Negotiating Relocation Rights for Franchisees/Tenants
A relocation provision, in its simplest description, is a contractual right in a commercial lease that permits the landlord to relocate a tenant to another space. Relocation provisions are frequently overlooked when a potential tenant is negotiating the business points of a lease. However, signing a lease with an overly broad relocation provision can lead to many issues if the landlord elects to exercise its right to relocate the tenant. Franchisee tenants in particular should take a close look at relocation provisions and make sure that they will be specifically protected in a way that would not violate their franchise agreement.
Relocation provisions are typically found in leases for commercial spaces within shopping centers, malls, strip malls, office buildings and larger mixed use buildings. A landlord may choose to exercise its option, for example, to relocate a tenant to make room for a more desirable tenant. One issue with this, amongst many, is that a franchisee tenant often has its site location approved by its franchisor prior to signing a lease. A franchisor may not approve of franchisee moving to a new space because the new space may not meet the standards of the franchised business.
Assuming a franchisee tenant finds it necessary to agree to a relocation provision, the franchisee tenant’s should try to negotiate the terms of the provision such that a new space will be approved by, or even subject to the approval of, the franchisor.
Relocation provision elements:
A. Location and Size
Without relocation restrictions, a franchisee tenant could be relocated to a space that is a substantially different location and size or a different floor of a building, away from a prime location that was negotiated for and, more importantly, that the franchisor had pre-approved. Retail franchisee tenants will be especially sensitive to where they could potentially be relocated. Retail spaces are often negotiated for a location with high exposure to potential customers and for a size that is fitting and appropriate for its franchise operations. Typically, prime location for a retail space is one that yields a lot of foot traffic. Without relocation restrictions, a retail tenant occupying a ground floor, storefront space of a mixed-use building could be subjected to relocation to a space inside of the building or on another floor, without street exposure.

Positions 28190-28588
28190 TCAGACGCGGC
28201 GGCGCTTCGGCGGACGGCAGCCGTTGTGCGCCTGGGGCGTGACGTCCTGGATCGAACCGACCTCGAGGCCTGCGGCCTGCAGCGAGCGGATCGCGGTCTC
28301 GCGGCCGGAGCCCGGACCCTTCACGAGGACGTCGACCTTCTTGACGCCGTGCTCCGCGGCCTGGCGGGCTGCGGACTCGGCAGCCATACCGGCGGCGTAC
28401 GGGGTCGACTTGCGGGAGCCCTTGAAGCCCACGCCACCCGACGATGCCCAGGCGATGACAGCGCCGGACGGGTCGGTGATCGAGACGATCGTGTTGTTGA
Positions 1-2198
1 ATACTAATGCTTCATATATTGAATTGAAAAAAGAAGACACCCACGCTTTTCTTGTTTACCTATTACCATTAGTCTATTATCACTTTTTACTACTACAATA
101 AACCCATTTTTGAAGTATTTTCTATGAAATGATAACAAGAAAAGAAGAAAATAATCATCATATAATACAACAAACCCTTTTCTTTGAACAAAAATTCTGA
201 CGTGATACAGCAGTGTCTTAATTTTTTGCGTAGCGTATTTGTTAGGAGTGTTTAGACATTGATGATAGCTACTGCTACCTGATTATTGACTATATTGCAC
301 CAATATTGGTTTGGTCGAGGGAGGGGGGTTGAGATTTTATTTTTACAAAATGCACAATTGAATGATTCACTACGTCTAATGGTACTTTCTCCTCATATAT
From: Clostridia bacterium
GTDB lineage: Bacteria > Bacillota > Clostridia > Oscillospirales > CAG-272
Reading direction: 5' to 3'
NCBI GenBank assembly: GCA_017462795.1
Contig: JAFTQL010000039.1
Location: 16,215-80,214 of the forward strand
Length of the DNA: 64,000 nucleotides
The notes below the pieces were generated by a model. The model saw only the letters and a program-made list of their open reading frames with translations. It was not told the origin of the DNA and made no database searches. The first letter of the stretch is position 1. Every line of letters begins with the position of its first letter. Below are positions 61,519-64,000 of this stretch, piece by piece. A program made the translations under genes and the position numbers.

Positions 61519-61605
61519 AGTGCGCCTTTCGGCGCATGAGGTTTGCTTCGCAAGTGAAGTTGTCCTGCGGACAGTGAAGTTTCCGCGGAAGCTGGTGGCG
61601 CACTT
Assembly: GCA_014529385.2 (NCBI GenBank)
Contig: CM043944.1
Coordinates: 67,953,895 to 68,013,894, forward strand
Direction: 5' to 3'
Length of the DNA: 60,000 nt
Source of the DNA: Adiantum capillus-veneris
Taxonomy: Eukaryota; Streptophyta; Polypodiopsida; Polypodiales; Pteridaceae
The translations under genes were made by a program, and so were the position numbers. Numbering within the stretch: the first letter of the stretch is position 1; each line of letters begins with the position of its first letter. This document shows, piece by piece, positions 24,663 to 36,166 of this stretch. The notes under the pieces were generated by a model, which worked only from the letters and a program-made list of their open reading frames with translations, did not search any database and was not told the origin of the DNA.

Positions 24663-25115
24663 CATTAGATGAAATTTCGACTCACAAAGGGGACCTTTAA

B. Moving Expenses and costs
Landlord draft leases will frequently provide that the commercial tenant is solely responsible for the moving expenses associated with the relocation. When a franchisee tenant enters into its franchise agreement with franchisor, it is considering the costs and expenses of its investment based on one particular location. If relocated, not only would the franchisee tenant have to be concerned with the uprooting of its business, but it would lose its initial build out investment. A separate build out in a new space was most likely not contemplated by the franchisee tenant when taking on a franchise business. Additionally, all costs related to the move, such as hiring a moving company, information technology reconfiguration, modifying the business’ website and updates of all materials and promotional items to reflect a new address will have to be borne by tenant. The tenant should request that the landlord pay for all moving expenses and related expenses, including the buildout. Typically, if a landlord agrees to pay, it will want to pay for only “reasonable” or “actual” moving expenses.
C. Notice to Tenant
A franchisee tenant will want a relocation provision that allows for ample notice of a move such that it can properly prepare and assess potential business issues that may arise from the sudden change. “Ample notice” will vary depending on the needs of a particular tenant. It is likely that a franchisee tenant will have its own obligations in providing franchisor with notice of relocation. Accordingly, a notice provision in the lease has to account for this timing. Typically, landlords agree to relocation notices between 60-120 days. Anything less than 60 days should trigger a red flag for commercial tenants, prompting a negotiation.